Today in books and publishing: A memorable speech from poet Nikky Finney at the National Book Awards ceremony last night, Penguin's lending self-publishing authors a counter-intuitive helping hand, and Libya's ceremonial "unbanning" of books.
- At last night's ceremony in New York, Jesmyn Ward received the National Book Award for fiction for her sophomore novel Salvage the Bones. In the nonfiction category, Stephen Greenblatt won for The Swerve, while Thanhhai Lai's Inside Out and Back Again received the prize in the young person's fiction category. Nikky Finney won the poetry award for her collection Head Off & Split and delivered a showstopper of an acceptance speech dealing with race, poetry, and literature. Host John Lithgow said it one of the best acceptance speeches he's ever heard and we're inclined to agree. [The New York Times and the National Book Foundation]
- Jeffrey Eugenides didn't let a bout of food poisoning stop him from delivering a reading with Jennifer Egan on Monday night at the 92nd Street Y. It may be time to name some literary tough-guy award after The Marriage Plot author: over the summer, he showed up for a reading hosted by the Paris Review with a black eye after some toughs accosted him on the subway. [Page Six]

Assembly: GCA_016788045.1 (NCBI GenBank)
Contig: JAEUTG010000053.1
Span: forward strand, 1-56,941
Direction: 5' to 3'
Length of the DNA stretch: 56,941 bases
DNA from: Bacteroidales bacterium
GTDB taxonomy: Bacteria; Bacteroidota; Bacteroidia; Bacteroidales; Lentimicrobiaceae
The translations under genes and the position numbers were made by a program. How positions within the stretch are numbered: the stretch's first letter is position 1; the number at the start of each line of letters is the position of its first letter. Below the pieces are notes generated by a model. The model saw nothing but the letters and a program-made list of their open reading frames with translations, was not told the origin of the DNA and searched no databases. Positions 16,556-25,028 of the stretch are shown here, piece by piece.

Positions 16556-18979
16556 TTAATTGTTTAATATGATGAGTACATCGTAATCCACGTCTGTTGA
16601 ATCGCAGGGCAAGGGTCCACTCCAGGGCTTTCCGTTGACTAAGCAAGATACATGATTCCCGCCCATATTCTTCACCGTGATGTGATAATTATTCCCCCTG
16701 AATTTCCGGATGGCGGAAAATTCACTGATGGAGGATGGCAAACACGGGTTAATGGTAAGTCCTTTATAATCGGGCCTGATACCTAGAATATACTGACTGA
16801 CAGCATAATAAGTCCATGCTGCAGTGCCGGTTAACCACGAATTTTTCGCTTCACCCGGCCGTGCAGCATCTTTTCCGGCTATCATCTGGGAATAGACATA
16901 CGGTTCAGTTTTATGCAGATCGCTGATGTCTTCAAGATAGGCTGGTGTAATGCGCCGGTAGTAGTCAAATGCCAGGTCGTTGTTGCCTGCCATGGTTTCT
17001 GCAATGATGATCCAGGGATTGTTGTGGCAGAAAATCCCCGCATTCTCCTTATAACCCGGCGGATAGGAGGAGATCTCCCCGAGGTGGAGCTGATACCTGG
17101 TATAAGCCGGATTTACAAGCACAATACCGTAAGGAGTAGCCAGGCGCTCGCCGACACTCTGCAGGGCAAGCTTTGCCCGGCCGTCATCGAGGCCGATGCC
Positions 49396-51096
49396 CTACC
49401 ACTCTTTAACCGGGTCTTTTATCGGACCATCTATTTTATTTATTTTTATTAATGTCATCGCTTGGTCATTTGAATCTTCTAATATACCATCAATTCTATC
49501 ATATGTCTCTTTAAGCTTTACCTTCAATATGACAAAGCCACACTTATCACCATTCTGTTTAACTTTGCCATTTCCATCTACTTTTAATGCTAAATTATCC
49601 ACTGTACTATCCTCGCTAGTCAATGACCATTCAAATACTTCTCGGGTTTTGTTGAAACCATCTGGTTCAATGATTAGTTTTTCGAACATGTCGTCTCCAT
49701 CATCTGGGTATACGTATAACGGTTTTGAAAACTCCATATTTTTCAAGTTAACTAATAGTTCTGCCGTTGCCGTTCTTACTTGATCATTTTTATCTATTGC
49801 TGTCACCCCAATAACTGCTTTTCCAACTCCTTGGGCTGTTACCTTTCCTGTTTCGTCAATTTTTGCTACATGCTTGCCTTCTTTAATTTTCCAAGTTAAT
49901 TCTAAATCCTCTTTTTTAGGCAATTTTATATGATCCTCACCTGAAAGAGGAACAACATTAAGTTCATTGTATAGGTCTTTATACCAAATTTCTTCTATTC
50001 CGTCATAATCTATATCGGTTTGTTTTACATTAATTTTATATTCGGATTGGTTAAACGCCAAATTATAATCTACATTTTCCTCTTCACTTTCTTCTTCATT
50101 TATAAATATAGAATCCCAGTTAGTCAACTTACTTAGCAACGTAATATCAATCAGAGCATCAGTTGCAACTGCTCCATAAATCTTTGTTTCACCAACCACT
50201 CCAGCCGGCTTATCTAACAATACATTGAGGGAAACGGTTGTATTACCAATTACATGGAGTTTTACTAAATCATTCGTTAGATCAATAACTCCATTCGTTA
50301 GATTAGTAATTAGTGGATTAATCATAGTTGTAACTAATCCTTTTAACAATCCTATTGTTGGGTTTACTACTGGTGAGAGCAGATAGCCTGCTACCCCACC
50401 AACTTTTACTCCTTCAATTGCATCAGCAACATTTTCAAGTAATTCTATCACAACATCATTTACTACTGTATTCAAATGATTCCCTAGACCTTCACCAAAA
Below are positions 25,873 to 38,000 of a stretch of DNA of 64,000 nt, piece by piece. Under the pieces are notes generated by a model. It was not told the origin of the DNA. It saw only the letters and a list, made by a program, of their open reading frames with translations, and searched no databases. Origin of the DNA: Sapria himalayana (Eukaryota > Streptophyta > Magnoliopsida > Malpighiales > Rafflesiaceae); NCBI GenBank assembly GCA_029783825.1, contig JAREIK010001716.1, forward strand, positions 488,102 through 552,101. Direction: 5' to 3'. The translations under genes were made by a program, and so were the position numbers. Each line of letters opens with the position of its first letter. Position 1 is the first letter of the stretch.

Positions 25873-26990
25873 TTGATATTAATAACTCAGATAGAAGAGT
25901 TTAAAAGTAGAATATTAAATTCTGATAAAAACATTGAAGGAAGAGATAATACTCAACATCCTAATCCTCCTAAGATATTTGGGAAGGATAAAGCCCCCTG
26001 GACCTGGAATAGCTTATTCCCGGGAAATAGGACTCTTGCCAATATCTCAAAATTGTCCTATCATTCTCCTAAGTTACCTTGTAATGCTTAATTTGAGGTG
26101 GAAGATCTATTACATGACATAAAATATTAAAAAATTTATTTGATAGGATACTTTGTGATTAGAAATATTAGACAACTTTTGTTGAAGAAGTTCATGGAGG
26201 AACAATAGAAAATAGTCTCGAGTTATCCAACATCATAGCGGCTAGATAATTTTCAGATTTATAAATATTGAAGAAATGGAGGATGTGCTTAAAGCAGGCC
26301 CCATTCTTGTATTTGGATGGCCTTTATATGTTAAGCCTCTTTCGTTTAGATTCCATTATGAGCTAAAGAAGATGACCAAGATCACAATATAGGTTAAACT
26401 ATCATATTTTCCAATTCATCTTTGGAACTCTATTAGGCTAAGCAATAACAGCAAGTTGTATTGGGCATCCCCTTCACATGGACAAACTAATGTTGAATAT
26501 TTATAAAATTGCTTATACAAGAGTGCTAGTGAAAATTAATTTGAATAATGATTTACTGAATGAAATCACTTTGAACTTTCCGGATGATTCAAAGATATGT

- Penguin chief executive David Shanks says the publishing giant has sunk "a substantial amount of money" in a new service to help self-publishing authors design and market their work, in both Ebook and print formats. Penguin subsidiary Book Country will charge writers a fee"between $99 and $549" and receive a cut of any future sales. In exchange, they're offering services like "professional Ebook conversion" and a program to create create better-looking covers. Shanks also suggested the program would help Penguin identify the best emerging self-published authors, giving them an in if they ever want to sign any of them to deals. [The Wall Street Journal]
- Portfolio has given former American Apparel marketing director Ryan Holiday a "major" deal worth "$500,000 or more" to write a book tentatively titled Confessions of an Economic Hit Man. The publisher is already promising that Holiday will deliver "detailed and shocking revelations" about the marketing game and, hopefully, at least a few choice tidbits about American Apparel CEO Dov Charney. [GalleyCat]
- Libyan militia leaders and political hopefuls gathered at the former Royal Palace this week for a "ceremonial unbanning" of books that had been outlawed during the reign of Muammar Qaddafi. Some of the notable texts Libyans are now free to read: The Secret Life of Saddam Hussein, The CIA Files of Arab Rulers, the works of Salmon Rushdie, and a "slim volume" called Sex in the Arab World. [The Toronto Star]
This article is from the archive of our partner The Wire.
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